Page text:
Information swept through Russian social networks that supposedly doctors had already been officially warned about the cessation of the supply of foreign drugs for asthma, and that it was necessary to urgently purchase the appropriate drugs. True, within a few hours, the Moscow Health Department issued an official refutation, saying that everything was in order with the medicines:
“The Moscow Department of Health does not confirm the fact of receiving a letter with a request to purchase drugs with specific trade names, as well as sending such letters to medical organizations.
In medical organizations subordinate to the Moscow Department of Health, there are no problems with drugs for the treatment of asthma. To date, a sufficient supply of these drugs has been created in the capital to provide preferential categories of citizens.
As for the drug "Pulmicort", used through a nebulizer, generics are registered in the Russian Federation, approved for use in children aged 6 months and older. All of them have been purchased and are available in sufficient quantities.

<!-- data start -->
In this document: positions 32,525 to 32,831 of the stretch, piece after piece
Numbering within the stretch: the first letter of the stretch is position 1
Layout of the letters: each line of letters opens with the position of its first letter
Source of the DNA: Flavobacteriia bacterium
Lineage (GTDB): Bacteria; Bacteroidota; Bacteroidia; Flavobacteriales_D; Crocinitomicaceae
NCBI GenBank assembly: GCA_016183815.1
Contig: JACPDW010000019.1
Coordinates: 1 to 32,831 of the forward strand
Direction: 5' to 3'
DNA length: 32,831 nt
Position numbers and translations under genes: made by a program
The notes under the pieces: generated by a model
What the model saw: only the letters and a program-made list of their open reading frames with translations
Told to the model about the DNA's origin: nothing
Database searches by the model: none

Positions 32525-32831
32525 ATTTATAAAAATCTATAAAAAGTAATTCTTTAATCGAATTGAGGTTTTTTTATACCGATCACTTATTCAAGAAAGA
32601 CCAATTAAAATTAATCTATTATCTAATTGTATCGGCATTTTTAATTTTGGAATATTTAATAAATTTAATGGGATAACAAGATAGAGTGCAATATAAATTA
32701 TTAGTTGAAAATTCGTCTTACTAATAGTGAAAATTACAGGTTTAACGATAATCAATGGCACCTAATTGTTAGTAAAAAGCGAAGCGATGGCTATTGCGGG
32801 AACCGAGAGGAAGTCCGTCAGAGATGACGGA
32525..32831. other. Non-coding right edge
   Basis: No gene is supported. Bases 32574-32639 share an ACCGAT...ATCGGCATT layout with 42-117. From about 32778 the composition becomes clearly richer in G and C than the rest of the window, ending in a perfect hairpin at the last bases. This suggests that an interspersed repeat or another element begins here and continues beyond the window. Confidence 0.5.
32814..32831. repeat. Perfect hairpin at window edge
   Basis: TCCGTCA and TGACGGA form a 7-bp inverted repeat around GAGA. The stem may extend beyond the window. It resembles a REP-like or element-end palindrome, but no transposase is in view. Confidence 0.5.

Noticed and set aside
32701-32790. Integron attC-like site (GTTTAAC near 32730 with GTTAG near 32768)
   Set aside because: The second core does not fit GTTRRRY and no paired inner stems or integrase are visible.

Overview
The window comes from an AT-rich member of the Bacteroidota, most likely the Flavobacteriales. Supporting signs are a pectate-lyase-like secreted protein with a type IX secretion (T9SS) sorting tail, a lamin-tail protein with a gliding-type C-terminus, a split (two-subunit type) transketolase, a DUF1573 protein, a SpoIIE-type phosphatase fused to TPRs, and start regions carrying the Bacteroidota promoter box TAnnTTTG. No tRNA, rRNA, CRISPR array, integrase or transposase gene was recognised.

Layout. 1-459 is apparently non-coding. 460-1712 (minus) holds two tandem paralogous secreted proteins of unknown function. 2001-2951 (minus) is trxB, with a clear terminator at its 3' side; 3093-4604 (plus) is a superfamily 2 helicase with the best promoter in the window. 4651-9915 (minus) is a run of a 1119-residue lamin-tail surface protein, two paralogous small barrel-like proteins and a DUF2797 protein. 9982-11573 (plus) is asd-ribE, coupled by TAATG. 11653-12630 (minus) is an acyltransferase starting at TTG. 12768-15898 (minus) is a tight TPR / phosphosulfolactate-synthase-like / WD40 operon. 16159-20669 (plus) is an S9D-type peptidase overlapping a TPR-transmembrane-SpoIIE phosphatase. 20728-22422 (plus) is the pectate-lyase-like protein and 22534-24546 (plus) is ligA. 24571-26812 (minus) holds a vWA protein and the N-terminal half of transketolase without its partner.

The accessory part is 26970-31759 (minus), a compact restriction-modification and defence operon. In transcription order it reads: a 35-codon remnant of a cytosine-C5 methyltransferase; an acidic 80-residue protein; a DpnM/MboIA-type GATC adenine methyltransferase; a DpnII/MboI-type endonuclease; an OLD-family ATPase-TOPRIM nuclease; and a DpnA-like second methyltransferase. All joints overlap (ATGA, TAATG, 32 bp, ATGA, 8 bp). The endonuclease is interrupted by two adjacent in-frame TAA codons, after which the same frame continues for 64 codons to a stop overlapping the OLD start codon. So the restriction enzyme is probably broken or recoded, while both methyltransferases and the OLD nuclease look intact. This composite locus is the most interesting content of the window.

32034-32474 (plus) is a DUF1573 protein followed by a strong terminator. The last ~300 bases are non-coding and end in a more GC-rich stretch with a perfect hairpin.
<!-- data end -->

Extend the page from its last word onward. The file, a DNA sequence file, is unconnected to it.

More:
Also, city polyclinics are provided in sufficient quantities with all the necessary vaccines. At the moment, the drug under the trade name Pentaxim (vaccine against diphtheria, tetanus, haemophilus influenzae, poliomyelitis and whooping cough) continues to be used for vaccination, the ROTA-V-Aid vaccine is supplied for vaccination against rotavirus infection, and for hepatitis A vaccination there is a domestic vaccine "Algavak M".
Nevertheless, the issue of drug shortages continues to worry Russians. In this regard, the economist Dmitry Prokofiev turned to Vitaly Polushkin, the deputy chief physician of one of the Moscow clinics, with him. Here is what he replied:
“Deficiency, both existing and expected, is diverse. At a minimum, two groups can be distinguished - an absolute shortage, when something is not available without clear prospects for reproduction in Russia, and a relative one, when there is something, but it is difficult to get to it, and a relative one, when there is a drug globally, but it is difficult to use it. Consider the most likely options.
Calculating the quantitative effects of such a deficit is now an almost unrealistic task for those analytical centers that are available to the authorities and society.
But it is clear that with small individual values in each option, the synergistic effect of such a sharply reduced availability of drug care will worsen public health outcomes and significantly increase costs, especially for the elderly”.